No Freedom for the Mind: A Study of the Cult Phenomenon from a Canadian Perspective


133 pages
Contains Index
ISBN 1-55011-015-2






Reviewed by J.B. Snelson

J.B. Snelson is a librarian, bibliographer, and (antiquarian) bookstore
owner in Wolfville.


Rodney Sawatsky of the University of Waterloo has pointed out that much of the opposition to the Moonies follows a pattern experienced a century ago by Mennonites and Mormons. By extension, his analysis can even more forcibly be applied to Hare Krishna. Both faiths not only offer a damning critique of our culture, but the practitioners to some extent withdraw from the society around them. This is a challenge which few seem to be able to regard dispassionately.

This is not so much a defence of either group as a warning that no criticism should be accepted without much thought and checking of facts. This book is a case in point. The subtitle gives the author’s hopes and, to some extent, the book’s achievement. The subject is the activity of certain “cults” in Canada, including the Moonies, Hare Krishna, and Scientology. As an indication of the widespread activity of such groups, the book has some value, although it could be done much better. Clay also has the courage to mention one Christian splinter group (the Worldwide Church of God) in his analysis, with a hint that other evangelical groups might qualify.

But not only does he fail to prove (or even consider) whether the groups he denounces really leave “no freedom for the mind,” there are points at which his zeal gets the better of him and destroys the impression he wishes to create. For instance, Clay indicates that he sees no distinction between Scientology, Subud, Silva Mind Control, est, and Zen Buddhism — the latter a millennium-old religion whose position in Buddhism is not unlike the position of Lutheranism or Presbyterianism within Christianity. This and other blunders mask some well-taken points at other places.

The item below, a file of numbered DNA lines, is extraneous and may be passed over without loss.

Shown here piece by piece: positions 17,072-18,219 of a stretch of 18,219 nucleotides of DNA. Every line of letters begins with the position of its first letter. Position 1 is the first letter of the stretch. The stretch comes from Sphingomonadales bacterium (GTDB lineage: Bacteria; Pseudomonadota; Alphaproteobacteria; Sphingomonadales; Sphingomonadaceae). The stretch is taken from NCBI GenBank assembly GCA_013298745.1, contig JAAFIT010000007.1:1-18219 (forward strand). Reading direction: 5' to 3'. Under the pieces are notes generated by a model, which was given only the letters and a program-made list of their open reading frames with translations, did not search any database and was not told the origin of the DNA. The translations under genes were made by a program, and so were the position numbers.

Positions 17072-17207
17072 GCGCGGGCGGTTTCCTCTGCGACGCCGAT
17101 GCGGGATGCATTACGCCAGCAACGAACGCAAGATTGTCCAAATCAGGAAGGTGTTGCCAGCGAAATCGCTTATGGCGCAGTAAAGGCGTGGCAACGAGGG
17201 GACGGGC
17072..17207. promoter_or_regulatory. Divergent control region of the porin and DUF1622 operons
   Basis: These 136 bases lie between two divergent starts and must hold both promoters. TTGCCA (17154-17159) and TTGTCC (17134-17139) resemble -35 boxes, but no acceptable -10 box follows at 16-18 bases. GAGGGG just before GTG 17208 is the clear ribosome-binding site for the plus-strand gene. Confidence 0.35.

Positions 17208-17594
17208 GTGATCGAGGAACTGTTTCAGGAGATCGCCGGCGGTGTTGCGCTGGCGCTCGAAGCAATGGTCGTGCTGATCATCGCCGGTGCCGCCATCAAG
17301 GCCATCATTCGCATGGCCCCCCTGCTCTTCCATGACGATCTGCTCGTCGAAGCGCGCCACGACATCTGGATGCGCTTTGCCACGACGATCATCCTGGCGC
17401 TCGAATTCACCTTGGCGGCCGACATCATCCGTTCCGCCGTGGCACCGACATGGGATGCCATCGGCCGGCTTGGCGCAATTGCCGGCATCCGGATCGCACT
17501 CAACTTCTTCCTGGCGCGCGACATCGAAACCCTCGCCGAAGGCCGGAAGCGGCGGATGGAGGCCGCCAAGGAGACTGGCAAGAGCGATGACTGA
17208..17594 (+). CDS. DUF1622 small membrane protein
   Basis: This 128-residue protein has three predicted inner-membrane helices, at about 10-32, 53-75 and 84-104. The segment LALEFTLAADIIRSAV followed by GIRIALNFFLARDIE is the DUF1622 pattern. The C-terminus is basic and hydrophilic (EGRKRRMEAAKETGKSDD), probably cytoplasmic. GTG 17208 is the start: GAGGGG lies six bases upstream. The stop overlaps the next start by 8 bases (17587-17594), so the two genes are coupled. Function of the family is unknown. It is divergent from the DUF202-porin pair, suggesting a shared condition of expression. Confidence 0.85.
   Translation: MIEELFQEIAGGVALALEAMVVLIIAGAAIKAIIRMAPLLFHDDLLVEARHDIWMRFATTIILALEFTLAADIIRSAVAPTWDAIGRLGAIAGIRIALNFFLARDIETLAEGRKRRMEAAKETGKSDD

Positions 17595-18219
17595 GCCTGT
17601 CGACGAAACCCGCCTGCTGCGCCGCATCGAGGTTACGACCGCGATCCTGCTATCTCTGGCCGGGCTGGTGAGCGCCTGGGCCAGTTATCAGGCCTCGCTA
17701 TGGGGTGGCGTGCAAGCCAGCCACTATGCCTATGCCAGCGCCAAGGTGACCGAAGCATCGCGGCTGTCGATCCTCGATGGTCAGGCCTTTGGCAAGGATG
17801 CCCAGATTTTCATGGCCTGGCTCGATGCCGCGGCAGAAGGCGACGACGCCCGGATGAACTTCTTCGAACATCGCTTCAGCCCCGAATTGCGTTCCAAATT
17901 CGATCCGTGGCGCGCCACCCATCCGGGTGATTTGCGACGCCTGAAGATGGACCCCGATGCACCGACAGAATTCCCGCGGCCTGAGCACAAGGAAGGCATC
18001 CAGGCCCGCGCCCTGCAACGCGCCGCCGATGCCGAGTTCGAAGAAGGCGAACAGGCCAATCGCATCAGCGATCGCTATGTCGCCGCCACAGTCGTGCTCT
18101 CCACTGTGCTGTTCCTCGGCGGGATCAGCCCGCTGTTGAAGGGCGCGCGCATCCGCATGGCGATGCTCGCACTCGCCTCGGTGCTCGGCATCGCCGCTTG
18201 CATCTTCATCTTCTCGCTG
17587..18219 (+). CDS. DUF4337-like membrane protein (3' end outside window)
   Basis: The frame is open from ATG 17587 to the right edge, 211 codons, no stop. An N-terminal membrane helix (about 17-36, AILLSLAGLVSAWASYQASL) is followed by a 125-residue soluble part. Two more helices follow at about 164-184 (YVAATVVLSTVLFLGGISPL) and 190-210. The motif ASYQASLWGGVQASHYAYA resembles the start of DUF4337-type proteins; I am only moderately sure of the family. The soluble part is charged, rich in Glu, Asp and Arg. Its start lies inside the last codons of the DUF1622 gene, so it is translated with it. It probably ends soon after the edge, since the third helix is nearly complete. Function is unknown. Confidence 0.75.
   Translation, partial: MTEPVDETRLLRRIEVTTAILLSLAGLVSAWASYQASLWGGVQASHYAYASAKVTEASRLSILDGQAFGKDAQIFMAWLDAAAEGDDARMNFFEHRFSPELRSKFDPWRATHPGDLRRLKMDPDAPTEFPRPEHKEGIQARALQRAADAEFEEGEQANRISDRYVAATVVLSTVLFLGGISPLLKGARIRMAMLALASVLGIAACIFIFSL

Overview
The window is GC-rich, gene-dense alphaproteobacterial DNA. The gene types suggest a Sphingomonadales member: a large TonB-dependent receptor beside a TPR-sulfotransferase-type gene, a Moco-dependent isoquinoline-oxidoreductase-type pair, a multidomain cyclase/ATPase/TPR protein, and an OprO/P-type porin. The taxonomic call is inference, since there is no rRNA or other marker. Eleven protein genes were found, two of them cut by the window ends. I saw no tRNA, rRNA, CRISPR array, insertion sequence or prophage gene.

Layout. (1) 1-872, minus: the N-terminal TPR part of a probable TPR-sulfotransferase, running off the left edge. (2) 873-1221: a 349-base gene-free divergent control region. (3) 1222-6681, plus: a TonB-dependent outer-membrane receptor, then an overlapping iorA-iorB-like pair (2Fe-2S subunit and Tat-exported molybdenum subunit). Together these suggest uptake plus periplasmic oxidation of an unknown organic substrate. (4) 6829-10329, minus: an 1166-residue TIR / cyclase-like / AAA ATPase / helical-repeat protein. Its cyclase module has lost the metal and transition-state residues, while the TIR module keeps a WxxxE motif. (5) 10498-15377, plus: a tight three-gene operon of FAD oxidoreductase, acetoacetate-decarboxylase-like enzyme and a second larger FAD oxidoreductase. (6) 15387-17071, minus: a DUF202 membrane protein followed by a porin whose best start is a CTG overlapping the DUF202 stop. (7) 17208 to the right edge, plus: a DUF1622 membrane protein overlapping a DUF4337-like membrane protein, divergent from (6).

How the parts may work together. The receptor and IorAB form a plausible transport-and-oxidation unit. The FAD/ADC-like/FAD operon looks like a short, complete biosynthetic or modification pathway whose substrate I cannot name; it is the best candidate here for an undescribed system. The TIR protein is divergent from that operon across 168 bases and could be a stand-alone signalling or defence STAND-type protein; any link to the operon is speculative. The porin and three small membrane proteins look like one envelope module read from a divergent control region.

A good Canadian study of the cult phenomenon would be welcomed. There is much that ought to be said on the subject, most of it not complimentary to the cults. One wishes, therefore, that one could recommend No Freedom for the Mind, but in offering broad general statements without proof and a very one-sided and selective use of sources, Clay illustrates the teaching methods of the worst of the groups he would denounce. In the process, the critical reader gains more sympathy for Clay’s victims than for his views.

Most of the ground covered here ought to be studied in detail. I suspect few of the “cults” discussed here could survive a dispassionate analysis and would attract few, if any, followers were the truth known and widely circulated. With nothing for the mind, except maybe insult, Clay makes little or no contribution to that task and perhaps the kindest thing one can hope is that nobody reads his book — which does more damage to those wanting to present the facts than it does to the “cults.”



Clay, Colin, “No Freedom for the Mind: A Study of the Cult Phenomenon from a Canadian Perspective,” Canadian Book Review Annual Online, accessed July 25, 2024,